PRAY FIRST

Most of the prayer requests in prayer meetings is for sick people. We need to pray for physical needs. But should that be 90% of our requests? Is that really the most appropriate balance? Shouldn’t there be at least some prayer for non-Christians?

I don’t know how this all fits together, but Jesus did say “you have not because you ask not.” Paul instructed us to pray for lost people:

“I exhort, that first of all supplications, prayers, intercessions and giving of thanks be made for all men… for this is good and acceptable in the sight of God, our Savior, Who will have all men to be saved and to come unto the knowledge of the truth.” I Tim 2:1

Before you launch new strategies and initiatiaves for evangelism in your church, why not first launch a prayer initiative?

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Most of evangelism includes these two things…

There are two key concepts to embrace and understand about personal evangelism. While there are exceptions, the majority of people who have turned to Christ have both of these elements invovled in their conversion. The words are: PROCESS & RELATIONSHIP

PROCESS: Turning to Christ often takes weeks, months or years. A person first thinks about God, then hears more of the message and at some time they then accept the gift of salvation. It is not too often that people accept the gospel the first time they hear it. Paul was witnessing to King Agrippa who pushed back by saying: “do you think that in such a short time you can persuade me to be a Christian (Acts 26:28-29)? He voiced what many think. This is the most important decision of a life-time. It is expecting a lot to think that someone will make this decision immediately and without thought.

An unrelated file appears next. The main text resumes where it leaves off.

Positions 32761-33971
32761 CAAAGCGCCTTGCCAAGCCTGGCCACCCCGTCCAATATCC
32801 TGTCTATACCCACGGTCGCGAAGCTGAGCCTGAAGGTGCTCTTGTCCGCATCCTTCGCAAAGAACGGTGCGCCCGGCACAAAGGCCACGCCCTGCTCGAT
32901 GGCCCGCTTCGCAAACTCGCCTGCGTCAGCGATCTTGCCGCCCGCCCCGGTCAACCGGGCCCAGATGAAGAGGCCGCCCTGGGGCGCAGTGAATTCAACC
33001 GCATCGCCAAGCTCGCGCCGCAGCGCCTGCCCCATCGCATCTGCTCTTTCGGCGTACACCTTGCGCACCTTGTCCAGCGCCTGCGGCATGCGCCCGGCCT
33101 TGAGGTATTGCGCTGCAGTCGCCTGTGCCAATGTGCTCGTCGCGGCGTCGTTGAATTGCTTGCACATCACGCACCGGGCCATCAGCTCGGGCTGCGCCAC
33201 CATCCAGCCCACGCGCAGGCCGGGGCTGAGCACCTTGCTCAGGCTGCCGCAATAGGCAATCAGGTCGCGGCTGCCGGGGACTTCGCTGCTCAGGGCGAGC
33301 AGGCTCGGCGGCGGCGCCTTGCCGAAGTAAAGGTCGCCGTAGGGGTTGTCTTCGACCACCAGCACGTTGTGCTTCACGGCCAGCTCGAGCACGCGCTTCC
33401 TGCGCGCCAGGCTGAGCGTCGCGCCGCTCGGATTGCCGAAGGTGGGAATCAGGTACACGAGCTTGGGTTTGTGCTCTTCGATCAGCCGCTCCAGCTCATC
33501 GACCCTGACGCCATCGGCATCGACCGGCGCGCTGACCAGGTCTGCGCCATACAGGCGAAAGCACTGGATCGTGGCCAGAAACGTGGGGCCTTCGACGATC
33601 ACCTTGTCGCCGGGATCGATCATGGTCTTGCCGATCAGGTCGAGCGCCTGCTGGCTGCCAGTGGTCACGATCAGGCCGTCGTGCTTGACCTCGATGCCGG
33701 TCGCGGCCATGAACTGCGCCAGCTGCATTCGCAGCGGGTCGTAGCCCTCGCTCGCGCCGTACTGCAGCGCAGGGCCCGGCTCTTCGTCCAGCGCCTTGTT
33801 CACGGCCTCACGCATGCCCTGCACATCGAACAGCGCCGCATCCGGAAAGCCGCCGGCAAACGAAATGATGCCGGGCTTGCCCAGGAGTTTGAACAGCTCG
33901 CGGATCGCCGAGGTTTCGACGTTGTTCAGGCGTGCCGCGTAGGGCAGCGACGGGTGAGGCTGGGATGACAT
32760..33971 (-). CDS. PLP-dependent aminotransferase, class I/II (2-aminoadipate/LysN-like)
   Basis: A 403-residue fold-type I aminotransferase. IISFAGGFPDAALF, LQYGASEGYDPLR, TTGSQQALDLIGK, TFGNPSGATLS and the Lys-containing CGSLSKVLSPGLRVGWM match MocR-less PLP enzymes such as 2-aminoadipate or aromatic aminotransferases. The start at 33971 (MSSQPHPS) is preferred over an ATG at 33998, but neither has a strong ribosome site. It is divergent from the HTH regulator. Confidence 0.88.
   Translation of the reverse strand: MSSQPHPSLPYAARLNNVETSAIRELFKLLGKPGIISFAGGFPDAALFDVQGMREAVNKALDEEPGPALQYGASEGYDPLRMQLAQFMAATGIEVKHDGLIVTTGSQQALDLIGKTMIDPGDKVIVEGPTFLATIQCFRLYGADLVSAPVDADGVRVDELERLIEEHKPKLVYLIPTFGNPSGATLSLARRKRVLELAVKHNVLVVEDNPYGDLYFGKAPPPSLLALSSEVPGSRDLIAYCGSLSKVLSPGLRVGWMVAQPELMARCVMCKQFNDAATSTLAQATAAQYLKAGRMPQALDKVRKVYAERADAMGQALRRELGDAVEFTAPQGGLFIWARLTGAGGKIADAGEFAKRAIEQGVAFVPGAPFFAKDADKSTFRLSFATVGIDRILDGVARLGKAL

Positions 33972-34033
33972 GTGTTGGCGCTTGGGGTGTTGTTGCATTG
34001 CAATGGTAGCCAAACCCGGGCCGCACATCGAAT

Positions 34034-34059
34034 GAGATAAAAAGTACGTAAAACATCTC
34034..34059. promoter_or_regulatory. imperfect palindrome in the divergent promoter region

RELATIONSHIP: Most people come to salvation because they crossed paths with another Christian. Again, there are exceptions but for the vast majority of new believers they first got to know a follower of Christ before they followed Christ. Some people turn to God by reading their Bible without any outside input… but they are the rare exception. Others become Christians because of media… but those numbers are still very small compared to those reached through personal evangelism. The most effective approach to evangelism is still one person talking with another.

Understanding these two principles helps a lot when it comes to evangelism. You shouldn’t be discouraged if someone doesn’t accept the message the first time you give it to them. Keep the process moving by building a relationship.

 

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You get what you honor

It is a common leadership quip:  “You get what you honor.”  The idea is that if you put something on a pedestal, people will get the idea that it is important.

This applies to evangelism.  It is common for churches to have evangelism training seminars.  People come.  They listen.  They take notes.  They stay awake the entire time.  Then they leave and go back to the normality of neglecting evangelism.

The key is to have an opportunity every week to talk about evangelism.  That can take place in a small group or Sunday School class.  But it must be part of the normal schedule.  There must be an opportunity for reporting and planning on a weekly basis.  For evangelism to take off, it is critical to have space in the schedule so people can report on their evangelistic activity that week.  Then there needs to be a time to share plans for the coming week.  Having a regular discussion time will help put feet to evangelism.